Mainline U-Boot 2022.04 on RockPro64 - works from SD card

Had to downgrade gcc to version 11 on Arch ARM (otherwise ATF won't build), then (using git repos):

arm-trusted-firmware $ git checkout v2.7.0
arm-trusted-firmware $ find . -name '*.bin' -exec rm -vf '{}' \;
arm-trusted-firmware $ make PLAT=rk3399 bl31
arm-trusted-firmware $ cd ../u-boot
u-boot $ git checkout v2022.04
u-boot $ make mrproper && make rockpro64-rk3399_defconfig
u-boot $ make BL31=../arm-trusted-firmware/build/rk3399/release/bl31/bl31.elf

Create a GPT partition on SD card to hold boot files:

├── boot_arch
│   ├── dtbs/
│   ├── Image
│   └── initramfs-linux.img
└─── extlinux
    └── extlinux.conf

Write U-boot image to the same SD card (it will not break GPT) - directions in doc/README.rockchip in U-boot source tree, "Booting from an SD card on RK3399", Option 3. Works fine.

SPI flash doesn't work though, sf probe complains:

unrecognized JEDEC id bytes: ff, ff, ff

Installing BSDs on Cubieboard1


  • Download SD Card Image for armv7/GENERICSD from here, burn to SD card as usual
  • This image does not contain a U-boot capable of booting Cubieboard1. I couldn't figure out how to download FreeBSD packages without having FreeBSD installed, but U-boot image for Cubieboard1 is available in Parabola repos, after unpacking write it to the same SD card with dd if=u-boot-sunxi-with-spl.bin conv=notrunc,sync of=/dev/sd_card_device bs=1k seek=8. More info here
  • Boot, go through installation wizard, reboot, log in. Out of the box, FreeBSD takes 2.3Gb of space
$ uname -srm
FreeBSD 13.1-RELEASE arm

FreeBSD spoofed the MAC address for Cubieboard's builtin NIC for some reason. Overall it works well - boots quickly, the usual shell work feels snappy.


  • Download armv7.img.gz right from the homepage, burn to SD card as usual
  • Add U-boot, the command is slightly different from FreeBSD: dd if=u-boot-sunxi-with-spl.bin conv=sync of=/dev/sd_card_device bs=1k seek=8 (source)
  • Download .tgz "sets" from here, place them on a FAT partition on a USB stick
  • Insert both SD card and USB stick, boot. Mount the partition on USB stick. An adventure in and of itself - the name of the block device is different across commands (/dev/rsd0d, sd0 (not /dev/sd0), /dev/rsd0e and I don't remember what I used for mounting) - see the link for details
  • Run sysinst command, choose "Local directory", set the "Binary sets dir" to mounted USB partition dir. Clear all the other text fields, otherwise it will fail with some cryptic error. Choose "(Re-)Install additional sets" and "Minimal install"
  • Reboot, log in. Out of the box, NetBSD takes 2.2Gb of space
$ uname -srm
NetBSD 9.2 evbarm

NetBSD is significantly slower than FreeBSD (I/O operations, installing packages, ssh logins etc). By default, the hostname is the one received from DHCP server. NetBSD used the native MAC address of the builtin NIC, just like Debian.


I followed the installation manual to get it onto the SD card and it sent the board into a reboot loop with "DRAM init failure" error. I searched for it on the web, didn't find any obvious solutions/workarounds, not really interested in digging into it at the moment.

I want to use this board as a CI target, the BSD + armv7hf combination should be exotic enough to catch portability issues.

Installing Debian stable on Cubieboard1

It was tricky and required an SD card (2Gb or larger, to install Debian to) and a USB stick to store the installation image.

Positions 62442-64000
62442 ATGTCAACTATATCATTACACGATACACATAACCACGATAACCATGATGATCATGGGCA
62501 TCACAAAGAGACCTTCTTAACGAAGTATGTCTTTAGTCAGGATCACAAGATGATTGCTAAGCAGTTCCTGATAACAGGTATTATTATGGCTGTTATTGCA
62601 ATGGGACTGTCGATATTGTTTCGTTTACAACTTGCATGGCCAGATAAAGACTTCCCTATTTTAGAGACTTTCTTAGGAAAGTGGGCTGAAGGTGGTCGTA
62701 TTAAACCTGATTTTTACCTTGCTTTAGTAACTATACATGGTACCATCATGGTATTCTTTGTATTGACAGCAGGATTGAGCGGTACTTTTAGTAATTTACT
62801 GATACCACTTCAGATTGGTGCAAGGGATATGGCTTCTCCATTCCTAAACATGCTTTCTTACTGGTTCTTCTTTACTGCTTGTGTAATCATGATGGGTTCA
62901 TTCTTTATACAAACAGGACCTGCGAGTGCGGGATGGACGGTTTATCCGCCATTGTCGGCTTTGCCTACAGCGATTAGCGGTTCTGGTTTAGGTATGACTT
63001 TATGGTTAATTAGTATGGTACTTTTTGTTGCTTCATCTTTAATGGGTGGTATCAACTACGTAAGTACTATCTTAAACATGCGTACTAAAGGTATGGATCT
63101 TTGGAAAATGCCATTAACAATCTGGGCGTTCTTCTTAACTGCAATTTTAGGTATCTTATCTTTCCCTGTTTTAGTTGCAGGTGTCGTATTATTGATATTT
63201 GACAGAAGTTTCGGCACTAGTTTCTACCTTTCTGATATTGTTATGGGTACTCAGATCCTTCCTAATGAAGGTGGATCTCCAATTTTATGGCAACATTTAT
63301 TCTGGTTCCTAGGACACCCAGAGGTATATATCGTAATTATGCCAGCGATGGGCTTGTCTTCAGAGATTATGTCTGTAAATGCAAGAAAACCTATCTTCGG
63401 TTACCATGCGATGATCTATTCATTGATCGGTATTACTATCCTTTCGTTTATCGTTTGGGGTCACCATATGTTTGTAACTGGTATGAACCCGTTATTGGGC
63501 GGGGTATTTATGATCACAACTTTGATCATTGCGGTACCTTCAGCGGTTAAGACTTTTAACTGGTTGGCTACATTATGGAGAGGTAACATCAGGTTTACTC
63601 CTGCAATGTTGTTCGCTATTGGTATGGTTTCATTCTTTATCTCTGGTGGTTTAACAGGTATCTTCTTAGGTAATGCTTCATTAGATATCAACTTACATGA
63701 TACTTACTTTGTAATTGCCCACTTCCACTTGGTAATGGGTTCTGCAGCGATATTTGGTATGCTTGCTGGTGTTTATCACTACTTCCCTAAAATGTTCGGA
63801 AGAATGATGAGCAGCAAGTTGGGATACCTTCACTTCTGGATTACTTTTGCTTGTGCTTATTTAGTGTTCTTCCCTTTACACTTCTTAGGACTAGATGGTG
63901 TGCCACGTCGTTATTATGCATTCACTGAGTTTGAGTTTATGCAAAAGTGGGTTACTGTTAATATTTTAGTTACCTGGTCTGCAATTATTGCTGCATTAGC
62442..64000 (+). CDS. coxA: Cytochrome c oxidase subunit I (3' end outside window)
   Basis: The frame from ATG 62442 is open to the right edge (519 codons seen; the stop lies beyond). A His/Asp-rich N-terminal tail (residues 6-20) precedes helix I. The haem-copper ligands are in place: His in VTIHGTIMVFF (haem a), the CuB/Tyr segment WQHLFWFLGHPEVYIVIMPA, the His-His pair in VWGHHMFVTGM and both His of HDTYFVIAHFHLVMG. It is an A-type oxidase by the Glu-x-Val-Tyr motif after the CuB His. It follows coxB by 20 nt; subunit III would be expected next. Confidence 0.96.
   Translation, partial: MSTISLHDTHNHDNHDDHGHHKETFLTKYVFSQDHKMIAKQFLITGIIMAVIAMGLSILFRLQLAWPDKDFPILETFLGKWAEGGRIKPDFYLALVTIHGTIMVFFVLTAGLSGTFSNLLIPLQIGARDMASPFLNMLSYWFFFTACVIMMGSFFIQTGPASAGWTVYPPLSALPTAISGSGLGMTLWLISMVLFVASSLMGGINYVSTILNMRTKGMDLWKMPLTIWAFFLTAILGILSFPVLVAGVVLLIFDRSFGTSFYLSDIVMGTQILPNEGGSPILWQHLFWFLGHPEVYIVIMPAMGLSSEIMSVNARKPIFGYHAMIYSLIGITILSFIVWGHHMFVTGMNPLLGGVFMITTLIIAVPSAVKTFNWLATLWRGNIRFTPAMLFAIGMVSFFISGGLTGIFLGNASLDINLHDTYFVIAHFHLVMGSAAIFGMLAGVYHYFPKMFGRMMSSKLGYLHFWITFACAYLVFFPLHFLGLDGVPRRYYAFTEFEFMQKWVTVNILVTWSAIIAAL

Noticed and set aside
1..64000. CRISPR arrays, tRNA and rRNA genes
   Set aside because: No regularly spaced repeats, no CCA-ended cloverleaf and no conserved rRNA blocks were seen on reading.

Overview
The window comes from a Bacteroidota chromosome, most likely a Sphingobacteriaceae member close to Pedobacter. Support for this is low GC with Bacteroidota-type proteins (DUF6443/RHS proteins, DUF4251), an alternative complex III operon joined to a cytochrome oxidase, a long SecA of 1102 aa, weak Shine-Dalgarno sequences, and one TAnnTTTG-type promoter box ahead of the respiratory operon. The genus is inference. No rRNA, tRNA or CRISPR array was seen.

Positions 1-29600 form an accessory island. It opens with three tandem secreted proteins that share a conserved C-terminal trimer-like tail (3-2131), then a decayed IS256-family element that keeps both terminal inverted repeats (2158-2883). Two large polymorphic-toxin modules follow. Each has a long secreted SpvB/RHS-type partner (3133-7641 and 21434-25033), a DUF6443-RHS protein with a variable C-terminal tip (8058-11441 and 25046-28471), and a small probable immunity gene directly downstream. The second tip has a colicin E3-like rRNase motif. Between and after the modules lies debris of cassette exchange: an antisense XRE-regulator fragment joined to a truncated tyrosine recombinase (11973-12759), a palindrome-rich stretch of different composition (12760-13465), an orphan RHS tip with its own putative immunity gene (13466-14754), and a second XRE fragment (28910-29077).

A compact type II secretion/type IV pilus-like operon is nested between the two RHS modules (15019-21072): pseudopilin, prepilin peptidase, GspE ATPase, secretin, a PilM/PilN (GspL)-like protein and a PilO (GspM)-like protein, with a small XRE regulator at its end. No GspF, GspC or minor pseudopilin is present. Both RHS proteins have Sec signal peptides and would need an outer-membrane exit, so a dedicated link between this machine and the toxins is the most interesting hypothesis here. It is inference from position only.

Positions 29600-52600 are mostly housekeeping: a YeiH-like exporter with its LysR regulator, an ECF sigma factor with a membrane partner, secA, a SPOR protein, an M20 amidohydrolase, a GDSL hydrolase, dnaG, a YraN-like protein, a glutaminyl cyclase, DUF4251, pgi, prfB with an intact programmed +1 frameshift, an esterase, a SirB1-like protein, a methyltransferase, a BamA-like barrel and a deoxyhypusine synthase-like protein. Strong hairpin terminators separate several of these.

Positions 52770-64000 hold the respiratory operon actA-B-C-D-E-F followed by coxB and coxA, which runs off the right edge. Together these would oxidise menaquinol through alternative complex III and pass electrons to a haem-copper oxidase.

• Download CD or DVD iso image for armhf from here, currently debian-11.3.0-armhf-DVD-1.iso
  • Copy iso file to a partition on USB stick (I used MBR + ext4). Burning it as usual for (GNU/)Linux distros did not work
  • On this page go other images -> armhf -> hd-media -> SD-card-images, download firmware.Cubieboard.img.gz, partition.img.gz, README.concatenateable_images, follow the 1-step instruction in the README and cat resulting .img file to SD card device (e.g. /dev/sdg, not /dev/sdg1)
  • Insert both SD card and USB stick into Cubieboard1 and boot - it'll start the installer from SD card, which will find and use the .iso image on USB partition. In it, choose "Use entire disk" at partitioning step and point to SD card - this will overwrite it with new partitions
  • Go through the installation wizard, remove USB stick, reboot. Out of the box, Debian takes 1.6Gb of space
$ uname -srm
Linux 5.10.0-14-armmp armv7l

Self-hosting address books

I wanted to self-host a server to sync my contacts across devices. One that uses an open protocol (CardDAV) and easy to self-host. Radicale was very easy to set up on Arch, but davx5 client (Android) couldn't sync the changes. Xandikos works flawlessly in combination with nginx. The package is in Arch repos but required some assembly:

# (as root)
mkdir /var/lib/xandikos /etc/xandikos
chown xandikos:xandikos /var/lib/xandikos
useradd -U -s /usr/bin/nologin xandikos
htpasswd -c /etc/xandikos/htpasswd usr

/etc/systemd/system/xandikos.service, ugly hack here because Xandikos can't use an existing socket:

Description=Xandikos CalDAV/CardDAV server
ExecStart=/usr/bin/xandikos \
  -d /var/lib/xandikos \
  --current-user-principal=/usr \
  -l /run/xandikos/socket
ExecStartPost=/usr/bin/sh -c 'sleep 2; chmod g+w /run/xandikos/socket'


upstream xandikos {
    server unix:/run/xandikos/socket; # nginx will need write permissions here
server {
    server_name home-dav;
    # Service discovery, see RFC 6764
    location = /.well-known/caldav {
        return 307 $scheme://$host/user/calendars;
    location = /.well-known/carddav {
        return 307 $scheme://$host/user/contacts;
    location / {
        proxy_set_header Host $http_host;
        proxy_set_header X-Forwarded-For $proxy_add_x_forwarded_for;
        proxy_redirect off;
        proxy_buffering off;
        proxy_pass http://xandikos;
        auth_basic "Login required";
        auth_basic_user_file /etc/xandikos/htpasswd;

Add this line to nftables ruleset to allow sync on LAN only:

tcp dport 8099 ip saddr { } ip daddr accept comment "Accept connections to xandikos behind nginx"

To sync to local directories I use vdirsyncer, on Android - davx5 (in F-Droid repos).

RockPro64: booting OS from SATA, installing Arch ARM

If U-boot problems with RockPro64 are fixed then most of this cumbersome setup will become unnecessary and this article will get 5 times shorter. Right now it might be easier to use this fork, author claims SATA support (I didn't try it). I chose upstream U-boot to send bugs to developers.